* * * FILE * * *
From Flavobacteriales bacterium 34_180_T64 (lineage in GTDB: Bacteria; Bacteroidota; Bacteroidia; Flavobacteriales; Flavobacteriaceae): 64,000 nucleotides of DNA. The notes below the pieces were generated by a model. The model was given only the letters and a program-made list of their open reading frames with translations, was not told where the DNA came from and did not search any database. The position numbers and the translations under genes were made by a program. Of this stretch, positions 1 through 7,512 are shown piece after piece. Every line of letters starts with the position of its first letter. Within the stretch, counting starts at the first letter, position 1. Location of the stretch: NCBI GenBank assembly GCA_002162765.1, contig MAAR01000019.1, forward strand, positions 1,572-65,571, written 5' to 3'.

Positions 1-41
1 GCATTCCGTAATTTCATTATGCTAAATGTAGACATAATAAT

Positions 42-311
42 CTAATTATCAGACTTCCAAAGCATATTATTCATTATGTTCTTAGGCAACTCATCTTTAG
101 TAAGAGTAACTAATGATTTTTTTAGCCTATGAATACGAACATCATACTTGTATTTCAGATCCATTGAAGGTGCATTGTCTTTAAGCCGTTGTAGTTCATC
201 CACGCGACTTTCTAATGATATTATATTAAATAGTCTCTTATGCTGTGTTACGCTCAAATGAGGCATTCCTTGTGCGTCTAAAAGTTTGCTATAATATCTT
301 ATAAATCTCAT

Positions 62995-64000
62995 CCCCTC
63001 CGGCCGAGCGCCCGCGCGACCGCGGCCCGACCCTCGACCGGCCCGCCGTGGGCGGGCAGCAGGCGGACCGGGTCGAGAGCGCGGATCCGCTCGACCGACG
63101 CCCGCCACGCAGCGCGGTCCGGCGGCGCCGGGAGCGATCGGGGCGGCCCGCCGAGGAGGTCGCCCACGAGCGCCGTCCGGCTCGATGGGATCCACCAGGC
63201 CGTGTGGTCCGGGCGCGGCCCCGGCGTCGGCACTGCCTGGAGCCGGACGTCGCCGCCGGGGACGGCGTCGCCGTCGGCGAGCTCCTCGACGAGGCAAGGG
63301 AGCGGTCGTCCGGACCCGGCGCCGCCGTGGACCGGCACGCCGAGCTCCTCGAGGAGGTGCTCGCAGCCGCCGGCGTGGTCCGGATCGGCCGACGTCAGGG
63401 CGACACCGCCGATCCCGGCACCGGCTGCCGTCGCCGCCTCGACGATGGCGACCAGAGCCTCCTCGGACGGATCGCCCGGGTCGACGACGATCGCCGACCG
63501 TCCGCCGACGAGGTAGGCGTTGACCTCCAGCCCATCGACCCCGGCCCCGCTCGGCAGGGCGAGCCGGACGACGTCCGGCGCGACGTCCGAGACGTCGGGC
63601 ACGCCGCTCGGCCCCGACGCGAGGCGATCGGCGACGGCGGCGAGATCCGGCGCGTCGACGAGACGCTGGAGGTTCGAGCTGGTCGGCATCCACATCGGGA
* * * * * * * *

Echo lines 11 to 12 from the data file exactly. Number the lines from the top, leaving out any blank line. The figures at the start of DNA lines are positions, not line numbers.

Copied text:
63001 CGGCCGAGCGCCCGCGCGACCGCGGCCCGACCCTCGACCGGCCCGCCGTGGGCGGGCAGCAGGCGGACCGGGTCGAGAGCGCGGATCCGCTCGACCGACG
63101 CCCGCCACGCAGCGCGGTCCGGCGGCGCCGGGAGCGATCGGGGCGGCCCGCCGAGGAGGTCGCCCACGAGCGCCGTCCGGCTCGATGGGATCCACCAGGC